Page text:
Counties are ancient divisions which date back to the 13th to 16th centuries. Originally, assizes were held on a regular basis, often quarterly, dealing with the adjudication of legal disputes. They sat as grand juries and were comprised of the local aristocracy and upper classes. They had a role both in the judicial and the early origins of the administrative and, in particular, road system.
The high sheriffs chose the Grand juries from the largest landowners and wealthier classes. Over time, the grand juries developed an administrative and financial role.
Early legislation gave grand juries powers to maintain roads, bridges and other infrastructure. They raised a tax known as county cess on the county or subdivision of the county (the barony).
At the start of the 18th century, grand juries were empowered to make so-called presentments for a wider range of tasks, including courthouses, county officers, lunatic asylums, hospitals, dispensaries and compensation for malicious injuries.
The Grand Jury Act 1836 consolidated and updated the system. It allowed membership of the grand jury for at least one resident freeholder or leaseholder over a specific high valuation. The 1836 Act provided for presentment sessions for counties and baronies.
The sessions dealing with increment expenditure were conducted by grand juries composed of officers of the peace and cess payers. County sessions dealt with certain expenses of a county-side nature level. Baronial presentments dealt with subdivisions of the counties.
Most Irish towns are of ancient origins. Towns and cities were given charters by the monarch. They vested the common parts on the town and the inhabitants. Later, in the 16th and 17th centuries, towns were incorporated, thereby having several separate legal entities.
The mayor and other officers had specific authorities and were indirectly elected from a narrow group of qualified persons. There were several officers, including the coroner, treasurer, and town sergeant, who, with their staff, conducted much of the affairs of the town, including the judicial and administrative affairs. Revenue for the management of towns is derived from customs, tolls, and rent.
Larger towns were independent of the county grand juries and were entitled to administer their own courts and regulate their own trade and market. Boroughs and towns were incorporated by grants of incorporation conferring powers. The systems were notoriously corrupt and inefficient.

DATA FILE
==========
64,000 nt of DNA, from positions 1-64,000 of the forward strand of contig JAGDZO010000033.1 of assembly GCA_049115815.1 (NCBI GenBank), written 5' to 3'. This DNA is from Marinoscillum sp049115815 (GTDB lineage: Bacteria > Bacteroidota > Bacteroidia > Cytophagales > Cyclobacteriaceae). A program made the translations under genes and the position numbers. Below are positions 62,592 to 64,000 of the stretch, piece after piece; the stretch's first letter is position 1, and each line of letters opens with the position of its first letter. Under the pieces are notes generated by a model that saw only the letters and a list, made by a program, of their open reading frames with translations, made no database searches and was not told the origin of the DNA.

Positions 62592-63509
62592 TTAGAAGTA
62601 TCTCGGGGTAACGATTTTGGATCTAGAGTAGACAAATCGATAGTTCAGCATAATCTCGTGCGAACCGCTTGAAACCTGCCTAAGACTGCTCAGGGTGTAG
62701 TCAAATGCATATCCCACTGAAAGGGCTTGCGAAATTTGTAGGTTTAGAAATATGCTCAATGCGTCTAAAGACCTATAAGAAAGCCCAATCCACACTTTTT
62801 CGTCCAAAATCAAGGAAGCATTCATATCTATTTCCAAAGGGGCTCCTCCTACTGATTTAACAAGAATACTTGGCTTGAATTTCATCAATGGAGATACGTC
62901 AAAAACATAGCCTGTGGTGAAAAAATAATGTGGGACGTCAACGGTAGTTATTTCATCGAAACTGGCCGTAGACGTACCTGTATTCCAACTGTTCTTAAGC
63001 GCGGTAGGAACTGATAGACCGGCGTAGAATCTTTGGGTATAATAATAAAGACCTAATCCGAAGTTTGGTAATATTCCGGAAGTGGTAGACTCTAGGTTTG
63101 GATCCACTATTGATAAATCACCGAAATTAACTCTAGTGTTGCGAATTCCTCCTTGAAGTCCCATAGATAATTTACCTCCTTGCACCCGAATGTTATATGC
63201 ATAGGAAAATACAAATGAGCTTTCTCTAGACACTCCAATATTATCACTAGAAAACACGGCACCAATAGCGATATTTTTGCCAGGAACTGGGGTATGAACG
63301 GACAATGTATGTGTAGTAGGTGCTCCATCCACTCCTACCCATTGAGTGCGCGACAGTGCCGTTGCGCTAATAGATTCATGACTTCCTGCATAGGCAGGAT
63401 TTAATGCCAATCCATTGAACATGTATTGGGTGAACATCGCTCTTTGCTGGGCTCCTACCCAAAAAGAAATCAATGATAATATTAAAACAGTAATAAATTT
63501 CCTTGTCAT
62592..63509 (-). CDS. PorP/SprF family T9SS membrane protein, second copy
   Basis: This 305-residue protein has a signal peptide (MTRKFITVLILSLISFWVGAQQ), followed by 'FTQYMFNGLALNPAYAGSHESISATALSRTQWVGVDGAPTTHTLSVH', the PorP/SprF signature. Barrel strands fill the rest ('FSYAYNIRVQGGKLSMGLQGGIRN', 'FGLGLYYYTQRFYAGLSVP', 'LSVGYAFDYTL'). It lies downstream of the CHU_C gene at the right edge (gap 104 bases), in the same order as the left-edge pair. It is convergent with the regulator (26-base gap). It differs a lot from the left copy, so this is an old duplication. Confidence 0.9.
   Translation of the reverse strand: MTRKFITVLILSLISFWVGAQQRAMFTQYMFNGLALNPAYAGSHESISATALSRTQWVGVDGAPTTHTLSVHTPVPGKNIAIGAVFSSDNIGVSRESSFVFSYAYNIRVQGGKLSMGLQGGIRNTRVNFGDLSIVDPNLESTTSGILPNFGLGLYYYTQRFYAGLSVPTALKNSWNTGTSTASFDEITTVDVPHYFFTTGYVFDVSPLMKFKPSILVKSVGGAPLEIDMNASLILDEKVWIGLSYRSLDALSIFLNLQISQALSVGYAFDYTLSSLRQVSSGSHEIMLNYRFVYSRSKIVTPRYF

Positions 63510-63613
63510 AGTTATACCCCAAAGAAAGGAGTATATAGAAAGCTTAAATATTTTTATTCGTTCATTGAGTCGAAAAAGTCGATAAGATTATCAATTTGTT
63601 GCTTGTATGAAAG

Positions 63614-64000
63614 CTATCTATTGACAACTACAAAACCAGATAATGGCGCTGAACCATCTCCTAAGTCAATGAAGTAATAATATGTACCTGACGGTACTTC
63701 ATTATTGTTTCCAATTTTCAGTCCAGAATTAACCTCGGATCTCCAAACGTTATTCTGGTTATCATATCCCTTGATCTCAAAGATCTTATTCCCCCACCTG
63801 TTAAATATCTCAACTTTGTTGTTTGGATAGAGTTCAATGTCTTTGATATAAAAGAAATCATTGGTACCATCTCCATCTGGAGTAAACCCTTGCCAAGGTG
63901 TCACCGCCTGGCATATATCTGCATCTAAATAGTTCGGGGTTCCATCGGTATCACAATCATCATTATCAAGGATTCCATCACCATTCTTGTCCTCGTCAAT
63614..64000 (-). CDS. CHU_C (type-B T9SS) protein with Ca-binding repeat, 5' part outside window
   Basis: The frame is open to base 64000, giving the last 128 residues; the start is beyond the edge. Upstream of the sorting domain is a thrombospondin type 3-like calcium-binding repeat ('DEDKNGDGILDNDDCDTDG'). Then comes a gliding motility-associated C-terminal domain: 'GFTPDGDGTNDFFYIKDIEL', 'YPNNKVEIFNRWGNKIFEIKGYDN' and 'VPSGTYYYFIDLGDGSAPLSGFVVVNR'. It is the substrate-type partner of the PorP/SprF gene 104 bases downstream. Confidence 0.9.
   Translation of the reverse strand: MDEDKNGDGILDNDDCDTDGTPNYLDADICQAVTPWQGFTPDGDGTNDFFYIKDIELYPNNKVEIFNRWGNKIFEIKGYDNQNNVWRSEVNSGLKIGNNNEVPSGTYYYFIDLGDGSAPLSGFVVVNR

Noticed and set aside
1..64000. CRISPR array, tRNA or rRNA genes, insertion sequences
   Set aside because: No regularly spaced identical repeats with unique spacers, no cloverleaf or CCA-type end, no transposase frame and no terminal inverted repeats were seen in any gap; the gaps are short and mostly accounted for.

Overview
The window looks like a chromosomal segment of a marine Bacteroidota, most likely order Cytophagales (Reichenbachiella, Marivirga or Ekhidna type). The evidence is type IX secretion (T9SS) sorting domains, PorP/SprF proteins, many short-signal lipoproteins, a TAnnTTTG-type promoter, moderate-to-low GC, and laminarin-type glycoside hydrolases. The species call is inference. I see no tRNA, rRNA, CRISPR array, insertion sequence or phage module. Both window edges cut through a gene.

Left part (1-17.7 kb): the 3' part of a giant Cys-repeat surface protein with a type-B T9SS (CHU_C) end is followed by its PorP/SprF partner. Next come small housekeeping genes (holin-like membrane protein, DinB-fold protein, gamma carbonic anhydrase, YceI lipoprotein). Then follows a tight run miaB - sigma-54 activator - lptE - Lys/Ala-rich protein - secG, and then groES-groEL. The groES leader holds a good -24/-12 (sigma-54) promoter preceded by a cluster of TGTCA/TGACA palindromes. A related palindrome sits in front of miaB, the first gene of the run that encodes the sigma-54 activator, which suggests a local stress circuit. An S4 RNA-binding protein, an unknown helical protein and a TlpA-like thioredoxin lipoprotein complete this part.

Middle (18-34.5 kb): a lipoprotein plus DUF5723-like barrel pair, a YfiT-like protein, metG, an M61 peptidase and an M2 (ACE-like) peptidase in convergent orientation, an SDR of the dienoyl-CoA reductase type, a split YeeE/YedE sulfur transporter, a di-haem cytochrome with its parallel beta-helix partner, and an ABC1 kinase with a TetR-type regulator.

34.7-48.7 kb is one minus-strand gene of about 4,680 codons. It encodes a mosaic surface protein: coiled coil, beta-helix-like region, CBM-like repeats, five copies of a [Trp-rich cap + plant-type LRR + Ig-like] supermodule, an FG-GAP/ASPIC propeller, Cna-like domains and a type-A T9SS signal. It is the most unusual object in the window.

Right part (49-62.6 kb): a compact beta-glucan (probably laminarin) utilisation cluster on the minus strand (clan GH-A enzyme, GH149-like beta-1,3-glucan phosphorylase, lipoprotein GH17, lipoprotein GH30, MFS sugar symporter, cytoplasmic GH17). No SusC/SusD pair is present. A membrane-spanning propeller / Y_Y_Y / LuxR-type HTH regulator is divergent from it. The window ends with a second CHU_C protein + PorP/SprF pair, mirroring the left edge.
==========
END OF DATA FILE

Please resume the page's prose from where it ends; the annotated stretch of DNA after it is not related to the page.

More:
Early 19th Century
Modern local government first emerged in the 19th century. Town commissioners could be granted power under legislation to deal with matters such as street cleansing, venting, water drainage, police and public lighting (gaslight)
The earliest comprehensive act was the Lighting of Towns Act of 1828, which was a facilitative act under which towns could be incorporated and obtain status and statutory powers.
The Municipal Corporations Act 1840 followed similar legislations in England and Wales. There were votes for persons with a raised rateable valuation of at least £10. The corporations covered the major cities and many of the major towns. Corporations were given a range of powers. They were given powers to make byelaws for the borough.
Many towns increased their powers through private acts of parliament. Legislation empowered them to raise rates to deal with local government needs such as water supply, drainage, et cetera.
A range of legislation was passed from the late 1840s to the early 60s, providing facilitative clauses or powers for incorporation in private Acts. This legislation dealt with what are now regarded as key local government functions, such as waterworks, markets, cemeteries, and bathhouses.
The Town Improvement Clauses Act provided a general piece of legislation giving local authorities a wide range of powers in areas from sanitation, policing, markets et cetera
The Towns Improvements Acts 1847, which could itself be adopted. Incorporated particular clauses and Acts and modernised and extended the powers of local government. These provisions were, in turn incorporated and updated Public Health Act of 1878.
The Town Improvements Act remained the basis of local government for town councils, which were now Urban District Councils, until the consolidating Local Government Act 2001.
Public Health Act